A Fistful of Cronenberg
When Dead Ringers (1988) was brand new & I saw it in the theater, it made me sink down in my seat with eyes round. I felt like I was watching a classical Greek Tragedy, not a horror film. I went back within the week & it held up on immediate re-viewing. There are not many films I've ever wanted to see again that quickly.
But about a year ago while going through the majority of the Cronenberg canon with my sweety, Dead Ringers didn't seem to hold up to the intervening years. It is still a great horror film, but not quite the great tragedy I'd remembered. The fact that there was only one actor (Jeremy Irons) & not actual twins seemed painfully obvious in some scenes.
By comparison, on the umpteenth re-viewing of Videodrome (1983) it has lost nothing of its power & intensity & surreal strangeness. So even though for some while Dead Ringers had knocked Videodrome to number two position in my personal list of Cronenberg's films, currently Videodrome is back on top.
Dead Ringers is the tail of good twin/evil twin & how their personalities begin to meld into uniformly awful twins. They are gynophobic gynocologists with delusions that women are not really human. Their array of specially devised gynocological equipment promise a truly sick torture sequence, but likely nothing could outdo the imagination when the implements are revealed, so there was no need for an actual scene of torture & grue, & there is none. It remains a very, very twisted psychological tale of love & madness between the twins, & this subject matter was too strong to clutter up with mere exploitation effects.
Cronenberg has in the vast majority of his films had a great knack for selecting actors who are not merely pretty darned good but some of the greatest that exist: Jeremy Irons in Dead Ringer, James Woods in Videodrome, Jeff Goldblum in The Fly (1986), Christopher Walken in Dead Zone (1983), Peter Weller in Naked Lunch (1991), Ralph Fiennes in Spider (2002), Viggo Mortenson in A History of Violence (2005), all provide world-class central performances.
All too many horror films fail to attract actors of such merit. I presume the difference that makes fine actors want to be on board with Cronenberg is he can be trusted to present a good script that doesn't make it look like the actors are merely slumming in horror films, or couldn't get employed for any serious pictures. But sometimes I think it's more because other directors don't know good actors from bad & so never had a chance of selecting great ones.
But what on earth was Cronenberg thinking when he worked again with Jeremy Irons on M. Butterfly (1993). Like Dead Ringers which was ostensively based on a true story, M. Butterfly is based on the true tale of a French diplomat so naive that he was unaware that the Chinese "woman" he fell in love with was a Chinese opera actor of female roles (John Lone). He never even questioned how he got her pregnant so they could raise a child.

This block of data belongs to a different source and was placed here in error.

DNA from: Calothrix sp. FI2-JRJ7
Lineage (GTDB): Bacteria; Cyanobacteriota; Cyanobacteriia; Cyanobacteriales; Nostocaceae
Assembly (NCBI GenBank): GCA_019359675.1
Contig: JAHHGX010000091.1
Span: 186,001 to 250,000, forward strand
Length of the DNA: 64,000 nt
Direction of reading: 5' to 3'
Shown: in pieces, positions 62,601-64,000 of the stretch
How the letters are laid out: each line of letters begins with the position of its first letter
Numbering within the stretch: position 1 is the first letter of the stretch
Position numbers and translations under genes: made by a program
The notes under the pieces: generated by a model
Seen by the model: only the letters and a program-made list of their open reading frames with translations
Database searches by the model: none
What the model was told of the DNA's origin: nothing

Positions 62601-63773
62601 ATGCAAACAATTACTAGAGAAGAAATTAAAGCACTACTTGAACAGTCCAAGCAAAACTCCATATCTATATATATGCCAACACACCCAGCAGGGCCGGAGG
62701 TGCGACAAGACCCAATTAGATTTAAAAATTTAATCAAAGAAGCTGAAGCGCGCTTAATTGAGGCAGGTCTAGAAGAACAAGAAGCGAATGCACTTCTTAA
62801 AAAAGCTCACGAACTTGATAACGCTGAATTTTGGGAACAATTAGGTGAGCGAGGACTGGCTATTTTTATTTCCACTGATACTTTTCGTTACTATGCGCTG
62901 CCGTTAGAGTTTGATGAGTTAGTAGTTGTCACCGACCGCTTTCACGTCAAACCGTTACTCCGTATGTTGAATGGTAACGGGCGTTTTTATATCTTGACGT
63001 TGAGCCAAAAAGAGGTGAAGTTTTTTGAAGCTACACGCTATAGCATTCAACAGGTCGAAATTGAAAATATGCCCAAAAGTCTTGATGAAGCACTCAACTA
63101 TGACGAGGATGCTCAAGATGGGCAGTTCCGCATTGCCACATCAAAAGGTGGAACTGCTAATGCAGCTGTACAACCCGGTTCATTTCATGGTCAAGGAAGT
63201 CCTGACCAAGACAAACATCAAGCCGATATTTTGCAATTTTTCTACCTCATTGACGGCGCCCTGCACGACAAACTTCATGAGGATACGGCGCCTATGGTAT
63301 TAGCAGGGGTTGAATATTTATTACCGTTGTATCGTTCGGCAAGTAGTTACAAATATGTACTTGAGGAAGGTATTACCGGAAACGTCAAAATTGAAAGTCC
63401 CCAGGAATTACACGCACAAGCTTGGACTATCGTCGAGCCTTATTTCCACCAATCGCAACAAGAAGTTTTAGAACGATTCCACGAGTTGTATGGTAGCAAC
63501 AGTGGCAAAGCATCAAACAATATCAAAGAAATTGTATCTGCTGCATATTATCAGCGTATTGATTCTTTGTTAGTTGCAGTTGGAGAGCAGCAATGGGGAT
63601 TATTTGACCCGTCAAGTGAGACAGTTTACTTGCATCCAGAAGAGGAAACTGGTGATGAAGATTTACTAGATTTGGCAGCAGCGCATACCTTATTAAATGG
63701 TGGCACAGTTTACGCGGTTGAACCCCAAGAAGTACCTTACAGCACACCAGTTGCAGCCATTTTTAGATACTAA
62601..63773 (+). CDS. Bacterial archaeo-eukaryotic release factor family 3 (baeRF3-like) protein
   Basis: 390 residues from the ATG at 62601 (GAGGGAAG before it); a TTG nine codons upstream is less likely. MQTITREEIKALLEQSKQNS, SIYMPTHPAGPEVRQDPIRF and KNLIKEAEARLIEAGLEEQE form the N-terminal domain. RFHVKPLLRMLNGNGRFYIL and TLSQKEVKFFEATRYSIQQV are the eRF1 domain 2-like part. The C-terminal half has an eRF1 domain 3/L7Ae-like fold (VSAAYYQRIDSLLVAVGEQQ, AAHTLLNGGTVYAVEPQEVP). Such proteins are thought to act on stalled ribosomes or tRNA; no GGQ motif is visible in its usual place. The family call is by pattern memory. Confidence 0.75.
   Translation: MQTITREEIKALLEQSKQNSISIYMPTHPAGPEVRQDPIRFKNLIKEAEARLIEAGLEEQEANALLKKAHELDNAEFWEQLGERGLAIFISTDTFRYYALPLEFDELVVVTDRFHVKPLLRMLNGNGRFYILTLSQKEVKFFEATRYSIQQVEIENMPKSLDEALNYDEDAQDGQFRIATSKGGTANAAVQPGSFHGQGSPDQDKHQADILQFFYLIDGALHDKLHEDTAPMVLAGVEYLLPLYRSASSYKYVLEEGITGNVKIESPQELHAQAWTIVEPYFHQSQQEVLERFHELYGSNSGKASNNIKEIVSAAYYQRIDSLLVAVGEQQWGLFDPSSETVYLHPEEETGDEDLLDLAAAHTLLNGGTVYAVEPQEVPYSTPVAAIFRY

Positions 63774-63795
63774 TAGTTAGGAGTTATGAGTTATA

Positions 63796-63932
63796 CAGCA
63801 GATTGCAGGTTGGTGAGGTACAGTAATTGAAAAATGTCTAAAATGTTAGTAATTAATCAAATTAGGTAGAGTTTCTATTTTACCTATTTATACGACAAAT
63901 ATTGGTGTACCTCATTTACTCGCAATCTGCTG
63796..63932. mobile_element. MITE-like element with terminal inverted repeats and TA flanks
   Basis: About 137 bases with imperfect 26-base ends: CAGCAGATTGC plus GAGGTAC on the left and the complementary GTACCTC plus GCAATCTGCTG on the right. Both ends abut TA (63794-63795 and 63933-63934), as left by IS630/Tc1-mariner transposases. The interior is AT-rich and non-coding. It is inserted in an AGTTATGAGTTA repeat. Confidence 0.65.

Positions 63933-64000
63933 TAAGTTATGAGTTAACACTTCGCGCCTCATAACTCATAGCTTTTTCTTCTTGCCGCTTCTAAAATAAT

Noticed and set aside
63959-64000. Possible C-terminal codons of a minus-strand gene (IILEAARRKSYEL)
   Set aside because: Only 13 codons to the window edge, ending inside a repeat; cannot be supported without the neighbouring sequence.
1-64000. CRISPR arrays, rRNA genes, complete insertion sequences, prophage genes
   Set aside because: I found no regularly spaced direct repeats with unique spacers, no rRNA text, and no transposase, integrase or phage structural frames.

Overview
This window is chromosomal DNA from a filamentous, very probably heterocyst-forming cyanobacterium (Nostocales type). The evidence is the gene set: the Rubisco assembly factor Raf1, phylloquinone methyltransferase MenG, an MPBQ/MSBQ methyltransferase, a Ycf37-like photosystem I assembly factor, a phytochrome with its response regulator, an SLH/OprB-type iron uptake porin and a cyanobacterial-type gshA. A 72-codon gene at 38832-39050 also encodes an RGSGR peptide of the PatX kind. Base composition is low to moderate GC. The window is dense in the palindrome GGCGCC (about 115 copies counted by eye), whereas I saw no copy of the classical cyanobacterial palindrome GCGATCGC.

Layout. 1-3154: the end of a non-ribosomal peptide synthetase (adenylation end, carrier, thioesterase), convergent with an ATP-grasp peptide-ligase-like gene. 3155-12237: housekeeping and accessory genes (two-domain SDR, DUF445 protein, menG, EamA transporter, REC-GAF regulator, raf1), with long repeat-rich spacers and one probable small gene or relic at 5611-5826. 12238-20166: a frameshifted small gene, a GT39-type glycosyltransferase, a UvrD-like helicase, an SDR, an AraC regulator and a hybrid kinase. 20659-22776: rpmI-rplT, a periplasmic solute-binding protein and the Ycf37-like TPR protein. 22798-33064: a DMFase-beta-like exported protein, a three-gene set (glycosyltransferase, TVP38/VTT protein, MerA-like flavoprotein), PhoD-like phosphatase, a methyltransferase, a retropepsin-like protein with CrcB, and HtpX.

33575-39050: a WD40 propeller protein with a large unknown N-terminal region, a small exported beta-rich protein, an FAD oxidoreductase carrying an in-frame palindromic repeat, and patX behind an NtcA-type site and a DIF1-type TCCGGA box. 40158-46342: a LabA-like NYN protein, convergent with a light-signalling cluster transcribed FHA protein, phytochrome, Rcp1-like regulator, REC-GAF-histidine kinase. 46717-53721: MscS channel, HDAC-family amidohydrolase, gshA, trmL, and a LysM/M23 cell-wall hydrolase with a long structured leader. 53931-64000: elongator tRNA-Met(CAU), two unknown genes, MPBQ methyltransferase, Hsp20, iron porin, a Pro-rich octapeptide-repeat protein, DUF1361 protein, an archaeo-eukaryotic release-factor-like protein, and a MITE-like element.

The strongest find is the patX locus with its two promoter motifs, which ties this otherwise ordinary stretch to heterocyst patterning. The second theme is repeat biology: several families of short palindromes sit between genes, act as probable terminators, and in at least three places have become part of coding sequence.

When he does find out his sweety's not biologically female, he seems to stay quite in love with her, which is rather charming. And when Chinese agents blackmail him over it, it's only a matter of time before his situation gets him arrested as an awfully foolish spy.
It could've made a right strange & touching romance except John Lone in drag couldn't fool a half-blind grandpa & he's apparently supposed to be quite convincing. The effect is strictly of a couple middle-aged faggots, one in drag, & the historical dilemma of the character Irons is recreating is never rendered credible on the screen.
The ending sequence where Jeremy Irons begins to transform himself into his own love-object was probably supposed to be as sicko creepy as it came off, though I was uncertain if even that was intended to be tragic, or something other than merely nutso.
Sexier casting might've made it an earlier Crying Game but who'll ever know. All I am certain is that Cronenberg is a genius of horror, but not so hot with a pervy romantic tale sans horror. It may be intentional that there's nothing sexy in either central performance, but without that element this "true" story is neither captivating nor particularly believable.
M. Butterfly is hands-down Cronenberg's worst film. The project was not his idea to begin with & he was not the first director sought for the task, so I rather prefer to think of it as not genuinely a Cronenberg film.
My favorite of Cronenberg's film is Videodrome aka Zonekiller. It always holds up to revisits because of that extraordinary performance by James Woods, & remains one of the best technophobic horror films even with such later films as Shinya Tsukamoto's Tetsuo: The Ironman (1988) taking the hybridization of human & machine so much further.
In later films as Cronenberg became more or less a mainstream success, I think he does a wonderful job of keeping hold of his personal vision. But the Hollywood system restrains art in favor of commerce. I really believe Cronenberg mastered his art with Videodrome but when he ceased to be a small-time Canadian filmmaker, his responsibilities to producers & the film industry renders him a little less in charge.
The basic premise of Videodrome is there's a sadomasochistic cable television snuff program, pirated on tape, having an underlying signal that changes the mesmerized viewer into something neither human nor machine, but something closer to an organic videotape player. It would seem in part to have been a key influence on Ringu.
As the James Wood character Max Renn goes through his metamorphosis blending with the machine world, a real edginess erupts as the horror of it blends with the bliss of it until Max ceases to be conflicted about what he cannot stop. The slot in the stomach to place reality-changing videotapes is a bit like a vagina, so that the gynophobia central to Dead Ringers recurs.